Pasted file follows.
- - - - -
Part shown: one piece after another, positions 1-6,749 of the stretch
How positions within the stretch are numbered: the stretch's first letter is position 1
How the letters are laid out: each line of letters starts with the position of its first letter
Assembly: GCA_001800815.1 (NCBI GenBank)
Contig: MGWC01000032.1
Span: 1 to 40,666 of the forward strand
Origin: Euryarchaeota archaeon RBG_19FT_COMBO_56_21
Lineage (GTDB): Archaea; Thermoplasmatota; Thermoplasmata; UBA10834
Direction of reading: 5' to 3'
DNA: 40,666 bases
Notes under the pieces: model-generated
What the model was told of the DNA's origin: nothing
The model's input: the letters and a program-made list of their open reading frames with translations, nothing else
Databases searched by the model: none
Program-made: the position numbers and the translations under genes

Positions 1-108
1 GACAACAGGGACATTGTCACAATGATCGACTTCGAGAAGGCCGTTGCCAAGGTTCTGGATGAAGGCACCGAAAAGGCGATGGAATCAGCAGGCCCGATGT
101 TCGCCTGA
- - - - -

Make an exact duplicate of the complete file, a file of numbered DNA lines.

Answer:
Part shown: one piece after another, positions 1-6,749 of the stretch
How positions within the stretch are numbered: the stretch's first letter is position 1
How the letters are laid out: each line of letters starts with the position of its first letter
Assembly: GCA_001800815.1 (NCBI GenBank)
Contig: MGWC01000032.1
Span: 1 to 40,666 of the forward strand
Origin: Euryarchaeota archaeon RBG_19FT_COMBO_56_21
Lineage (GTDB): Archaea; Thermoplasmatota; Thermoplasmata; UBA10834
Direction of reading: 5' to 3'
DNA: 40,666 bases
Notes under the pieces: model-generated
What the model was told of the DNA's origin: nothing
The model's input: the letters and a program-made list of their open reading frames with translations, nothing else
Databases searched by the model: none
Program-made: the position numbers and the translations under genes

Positions 1-108
1 GACAACAGGGACATTGTCACAATGATCGACTTCGAGAAGGCCGTTGCCAAGGTTCTGGATGAAGGCACCGAAAAGGCGATGGAATCAGCAGGCCCGATGT
101 TCGCCTGA